By: Sherry Williams Kidd | Twitter: @SSDispatch
Posted: Nov. 1, 2018 | 3:45 p.m.
VIRGINIA – When Hurricane Michael slammed onshore in the Florida panhandle, it had strengthened to a disastrous category 4 storm. Areas of Florida, such as Mexico Beach were devastated. As the storm progressed North, it lost strength, but was still packing a punch causing damage from water, wind, loss of electricity and telephone service, loss of drinking water since many rural residents depend on electricity for their well pumps, and the hurricane even spawned tornadoes in Central, Southside, and Western Virginia.
As it always has, the American Red Cross responded wherever it was needed, and they have had their resources stretched from one end of Virginia, and the East Coast, to the other. Many of the Virginia Capital Chapter Red Cross personnel were dispatched to Florida, and are still there assisting storm victims. The Virginia Capital Chapter of the Red Cross is comprised of offices in Richmond, Petersburg, Fort Lee, and Halifax. All areas of Central and Southside Virginia are serviced by these offices by request or by need.
“With any disaster, we reach out to the Emergency Management officials within each area and county to see if they need our assistance, and if so, exactly what they may need from us,” said Christy Carneal, American Red Cross, Virginia Region. “As a service responder, we know that the emergency management in each area best knows the unmet, disaster-caused, needs of their individual communities, and we come in at their request.”
Dorothy Freeman-Clinkscales, Sussex, and Arlene Jackson, Dinwiddie, volunteer their services by answering phones at NBC12’s Call 12 center to help the Red Cross’ fundraising efforts for storm victims. (American Red Cross)
A family in Prince George County was completely displaced during the storm. The American Red Cross, Virginia Capital Chapter, met with the family to provide emergency assistance that the family was able to use to obtain immediate lodging, food, and clothing until someone from their insurance company could arrive to provide further assistance. As is often the case with major storms, this can often be a lengthy wait.
For the areas just to the west of Central Virginia and the Tri-Cities, the American Red Cross, Virginia Capital Chapter, had a shelter opened in South Boston. This respite shelter has since closed. Red Cross worked with emergency management to open the respite center, where residents of the entire area and beyond, could come in to pick up snacks and water, use the shower, and charge cell phones and other devices. Red Cross also distributed clean-up kits in those areas, including at pick-up sites in both Charlotte County and Farmville. These kits contain supplies that residents would need to begin cleaning their homes if they had flooding or wind damage. The items provided were bleach, sponges, face masks, gloves, and more.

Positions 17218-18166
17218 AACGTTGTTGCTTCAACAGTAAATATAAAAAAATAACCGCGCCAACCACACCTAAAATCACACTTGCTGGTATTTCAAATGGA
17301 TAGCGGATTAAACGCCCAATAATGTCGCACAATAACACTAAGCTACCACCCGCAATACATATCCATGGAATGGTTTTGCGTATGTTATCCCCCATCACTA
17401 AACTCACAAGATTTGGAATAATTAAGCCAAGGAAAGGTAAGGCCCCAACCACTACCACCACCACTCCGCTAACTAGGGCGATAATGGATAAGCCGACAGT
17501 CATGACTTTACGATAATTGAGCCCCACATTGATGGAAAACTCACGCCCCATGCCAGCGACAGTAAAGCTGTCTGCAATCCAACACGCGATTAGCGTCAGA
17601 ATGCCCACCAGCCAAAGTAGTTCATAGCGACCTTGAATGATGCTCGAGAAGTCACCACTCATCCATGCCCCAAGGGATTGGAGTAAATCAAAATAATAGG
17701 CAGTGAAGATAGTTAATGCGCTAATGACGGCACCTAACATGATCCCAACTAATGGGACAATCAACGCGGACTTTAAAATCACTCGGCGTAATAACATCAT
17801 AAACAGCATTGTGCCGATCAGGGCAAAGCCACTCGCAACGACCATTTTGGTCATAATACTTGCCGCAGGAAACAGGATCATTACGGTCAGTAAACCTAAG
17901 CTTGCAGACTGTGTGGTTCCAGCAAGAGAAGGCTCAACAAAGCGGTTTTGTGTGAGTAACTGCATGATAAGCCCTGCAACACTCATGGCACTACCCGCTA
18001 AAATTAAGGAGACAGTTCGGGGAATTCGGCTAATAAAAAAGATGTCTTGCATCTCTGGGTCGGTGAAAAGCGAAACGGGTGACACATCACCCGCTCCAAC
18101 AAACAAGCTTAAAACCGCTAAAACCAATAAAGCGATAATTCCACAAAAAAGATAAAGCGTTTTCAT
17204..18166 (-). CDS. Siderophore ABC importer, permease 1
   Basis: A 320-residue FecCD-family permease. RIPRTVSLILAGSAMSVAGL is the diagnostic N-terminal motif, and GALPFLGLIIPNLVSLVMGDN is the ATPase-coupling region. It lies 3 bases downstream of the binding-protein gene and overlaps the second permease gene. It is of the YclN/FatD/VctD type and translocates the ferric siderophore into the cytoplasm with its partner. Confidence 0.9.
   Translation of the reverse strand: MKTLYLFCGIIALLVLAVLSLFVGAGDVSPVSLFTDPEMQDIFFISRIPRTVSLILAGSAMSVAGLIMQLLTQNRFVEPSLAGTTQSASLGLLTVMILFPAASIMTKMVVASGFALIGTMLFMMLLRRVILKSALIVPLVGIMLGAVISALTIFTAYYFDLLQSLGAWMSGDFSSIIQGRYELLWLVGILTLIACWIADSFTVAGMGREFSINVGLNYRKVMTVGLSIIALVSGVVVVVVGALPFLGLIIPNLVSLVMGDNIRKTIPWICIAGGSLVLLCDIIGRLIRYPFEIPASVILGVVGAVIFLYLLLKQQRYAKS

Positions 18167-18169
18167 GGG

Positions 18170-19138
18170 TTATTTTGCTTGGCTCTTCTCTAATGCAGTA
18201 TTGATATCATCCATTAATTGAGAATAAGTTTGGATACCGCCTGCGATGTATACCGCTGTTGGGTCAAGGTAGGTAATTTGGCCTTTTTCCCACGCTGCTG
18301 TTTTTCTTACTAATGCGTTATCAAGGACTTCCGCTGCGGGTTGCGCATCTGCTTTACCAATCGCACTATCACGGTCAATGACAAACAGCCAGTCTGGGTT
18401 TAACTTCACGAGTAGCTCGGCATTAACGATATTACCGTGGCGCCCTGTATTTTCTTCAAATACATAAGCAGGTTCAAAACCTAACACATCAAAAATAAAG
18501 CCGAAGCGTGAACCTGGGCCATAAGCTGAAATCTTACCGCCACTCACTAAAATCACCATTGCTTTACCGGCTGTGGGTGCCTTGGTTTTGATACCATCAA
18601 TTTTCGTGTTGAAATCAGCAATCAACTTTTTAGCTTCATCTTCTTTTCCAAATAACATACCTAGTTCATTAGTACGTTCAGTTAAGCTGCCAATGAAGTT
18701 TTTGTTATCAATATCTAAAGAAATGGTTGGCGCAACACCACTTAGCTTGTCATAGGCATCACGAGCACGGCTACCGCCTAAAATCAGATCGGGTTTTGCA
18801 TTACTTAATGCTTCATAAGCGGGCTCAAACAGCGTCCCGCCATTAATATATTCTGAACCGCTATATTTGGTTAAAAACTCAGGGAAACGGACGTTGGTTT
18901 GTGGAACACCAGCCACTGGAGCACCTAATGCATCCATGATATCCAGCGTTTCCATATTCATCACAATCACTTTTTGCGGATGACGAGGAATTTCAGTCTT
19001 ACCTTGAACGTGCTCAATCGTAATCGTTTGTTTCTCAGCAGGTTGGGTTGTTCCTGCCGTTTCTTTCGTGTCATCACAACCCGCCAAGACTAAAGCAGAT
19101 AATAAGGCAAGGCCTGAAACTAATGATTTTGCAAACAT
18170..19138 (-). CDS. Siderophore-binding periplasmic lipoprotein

“At these sites, we have also been handing out shelf-stable, non-perishable, self-heating meals, because so many residents had no electricity,” said Carneal. “We also handed out bottled water and snacks. In the past couple of weeks, we have handed out hundreds and hundreds of these meals in Charlotte County and Farmville alone. We have also supported shelters and provided these meals and clean-up and recovery kits in Danville, Martinsville, and the City of Salem.”
A Red Cross team unloading recovery kit buckets in Charlotte County. (American Red Cross)
This has been a historic year for the American and Virginia Red Cross in responding to disasters and storms. Each storm that has impacted the coast has also impacted Virginia. The Virginia Red Cross has directly responded and provided assistance to areas impacted by Hurricane Michael in 20 cities and counties in Virginia alone. They also deployed 80 people to help after Hurricane Florence, and another 30 individuals to help after Hurricane Michael. As soon as some of the Red Cross personnel return home, they regroup, rest, and then get right back on a plane to go help with another storm. Those Red Cross personnel that do not deploy, are helping in our area and doing a host of extra duties to support all of the organization’s efforts.
Many residents in Central Virginia have pitched in to help out the Red Cross. A local television station, NBC 12, had a call-in during its evening newscast for those wishing to contribute to Red Cross and their efforts to help residents of Central Virginia adversely impacted by Hurricane Michael. People from right here in Central Virginia volunteered to man the call lines. Arlene Jackson, of Dinwiddie, Dorothy Freeman-Clinkscales, of Sussex, and Susie Clark, of Sussex, all volunteered their time to the Red Cross fundraising efforts. Susie Clark, Sussex, also went on to travel to Danville for several days to work as a caseworker in the Red Cross Recovery Center.
For additional information on the Virginia Capital Chapter of the American Red Cross, please email Christy Carneal at Christy.firstname.lastname@example.org, or telephone (804) 731-5682. If you are interested in volunteering with the Virginia Capital Chapter of the Red Cross, please join them at their volunteer orientation. This orientation will be held at 10 a.m., on Saturday, November 3, at their Petersburg office, located at 22 West Washington Street, Petersburg, 23803.
The American Red Cross, the Virginia Capital Chapter of Red Cross, and Virginia residents pulling together to help our neighbors. By anyone’s estimation, a pretty dynamic and unstoppable team.